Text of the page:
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Writing Class Takes on Cyberbullying

Led by USC College's Mark Marino, students in one Writing 340 course have created @Wall Watch, a project that provides reference tools and support for victims of cyberbullying.

Students in a Writing 340 class taught by Mark Marino (center) have created @Wall Watch, a service project for victims of cyberbullying. Photo credit Jie Gu.
Students in a Writing 340 class taught by Mark Marino (center) have created @Wall Watch, a service project for victims of cyberbullying. Photo credit Jie Gu.

In response to the devastating string of recent LGBT teen suicides, a group of students and advisers in one USC College Writing 340 course have created a service project for victims of cyberbullying. The class, taught by Mark Marino, assistant professor of writing in the College, focuses on writing in 21st-century contexts, including blogs, enriched by new media technology. Appropriately, their coinciding service project called “@Wall Watch” serves not only as a rewarding endeavor, but also as a practical application for their lessons.

Integrating contemporary media from all angles, @Wall Watch crosses many platforms smoothly: from a Facebook page (hence the ‘wall’ in @Wall Watch) and home domain, to YouTube channel and Twitter account, @Wall Watch has its bases covered. The main @Wall Watch homepage, wallwatch.sosclassroom.org, uses blogging software and provides helpful and comforting resources in an organized and accessible way, aggregating tools, tweets, videos, links, posts, and more as reference tools and consolation for victims of cyberbullying.

The members of @Wall Watch have also petitioned Facebook directly and requested that the site allow the flagging of comments and status messages that may be considered offensive or insensitive. Marino and the students are now in contact with a Facebook employee regarding the issue, but in the meantime, user-friendly privacy tutorials and tagging instructions can be found on the group’s homepage, along with many other LGBT bullying and general cyberbullying resources.

What sets @Wall Watch apart from similar projects is that — beyond their immediate conceptual goals — the project aims for user-friendliness and accessibility so victims of cyberbullying quickly find a safe, tolerant haven where they feel supported and cared for. Online discussions are encouraged and resources are abundant. On Facebook, victims and their friends are encouraged to tag the community page when they detect ill feeling and a tutorial on how to do so is available on the project’s Facebook page and YouTube channel. @Wall Watch administrators can then see the offense, and all offensive tags can be aggregated together to increase awareness and spread the word.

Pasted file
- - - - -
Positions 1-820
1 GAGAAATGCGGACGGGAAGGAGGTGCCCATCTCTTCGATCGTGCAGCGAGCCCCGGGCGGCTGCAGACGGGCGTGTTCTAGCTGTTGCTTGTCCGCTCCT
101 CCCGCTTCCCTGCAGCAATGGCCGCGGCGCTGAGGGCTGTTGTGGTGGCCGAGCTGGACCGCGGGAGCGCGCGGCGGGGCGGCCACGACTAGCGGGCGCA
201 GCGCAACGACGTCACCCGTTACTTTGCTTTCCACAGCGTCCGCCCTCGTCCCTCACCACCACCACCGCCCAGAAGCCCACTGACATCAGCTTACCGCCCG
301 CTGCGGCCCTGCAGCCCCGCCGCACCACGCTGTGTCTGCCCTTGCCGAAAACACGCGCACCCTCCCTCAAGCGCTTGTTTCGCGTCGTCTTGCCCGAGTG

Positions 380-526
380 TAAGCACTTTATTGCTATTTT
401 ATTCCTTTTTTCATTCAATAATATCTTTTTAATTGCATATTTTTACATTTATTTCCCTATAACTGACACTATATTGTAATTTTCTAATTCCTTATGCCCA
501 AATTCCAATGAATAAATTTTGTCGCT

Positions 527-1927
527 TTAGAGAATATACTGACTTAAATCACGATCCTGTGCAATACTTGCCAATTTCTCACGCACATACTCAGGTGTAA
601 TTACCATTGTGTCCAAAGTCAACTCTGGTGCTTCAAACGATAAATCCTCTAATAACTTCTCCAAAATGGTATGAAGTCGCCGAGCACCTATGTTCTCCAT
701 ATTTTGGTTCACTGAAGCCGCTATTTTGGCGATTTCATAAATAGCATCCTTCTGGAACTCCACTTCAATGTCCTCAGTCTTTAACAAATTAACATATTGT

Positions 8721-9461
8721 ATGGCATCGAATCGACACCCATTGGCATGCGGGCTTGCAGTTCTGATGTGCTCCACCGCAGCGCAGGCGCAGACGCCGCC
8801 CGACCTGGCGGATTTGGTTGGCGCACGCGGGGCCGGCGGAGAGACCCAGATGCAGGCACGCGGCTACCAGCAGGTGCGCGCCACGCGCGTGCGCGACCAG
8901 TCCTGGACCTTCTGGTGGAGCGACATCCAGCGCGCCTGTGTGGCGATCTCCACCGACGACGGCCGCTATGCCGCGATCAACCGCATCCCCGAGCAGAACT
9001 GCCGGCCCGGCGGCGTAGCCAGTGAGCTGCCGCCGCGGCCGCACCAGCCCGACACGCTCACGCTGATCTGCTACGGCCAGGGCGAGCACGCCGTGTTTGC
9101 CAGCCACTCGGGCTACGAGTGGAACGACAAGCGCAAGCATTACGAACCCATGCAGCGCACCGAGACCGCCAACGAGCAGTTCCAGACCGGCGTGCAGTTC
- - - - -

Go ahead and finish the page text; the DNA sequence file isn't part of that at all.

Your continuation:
From left, students Michael Matsuno, Michael Pattison, Jasmine Rodgers and Shian Ann Chia take part in Marino's Writing 340 course. Photo credit Jie Gu.

In developing the project, the class consulted experts in emerging media forms as well as the study of bullying as a social phenomenon. Most recently, the class received feedback from an internationally recognized scholar on bullying, Ron Avi Astor, who is Richard M. and Ann L. Thor Professor of Urban Social Development and holds joint appointments in the USC School of Social Work and the USC Rossier School of Education. Scholars in social media from University of California, San Diego and University of Texas, Dallas greatly influenced the shape of the project by contributing interdisciplinary and intercollegiate perspectives.

Additionally, students from the project presented a lesson plan on bullying, both on and offline, to New Los Angeles Charter School, a middle school located in the mid-Wilshire area. The outreach was made possible by the class' collaboration with the education nonprofit CORE Educational Services. Visits such as these have not only benefited the children, but have also prompted thoughtful discussions between Marino and the students, creating an extremely comfortable and nurturing classroom environment like the one they strive to establish in the social media landscape.

While the semester is coming to a close, the students involved are all very passionate about the project and hope to see it continue in the future, whether another class takes it over or the current members continue on with it. All class members feel strongly about the issue and truly hope to make a difference beyond working towards a good grade in a college class.

Read an article about @Wall Watch on DML Central: dmlcentral.net/blog/liz-losh/student-led-curriculum-demanding-digital-compelling

 

Read more articles from USC Dornsife Magazine's Spring/Summer 2011 issue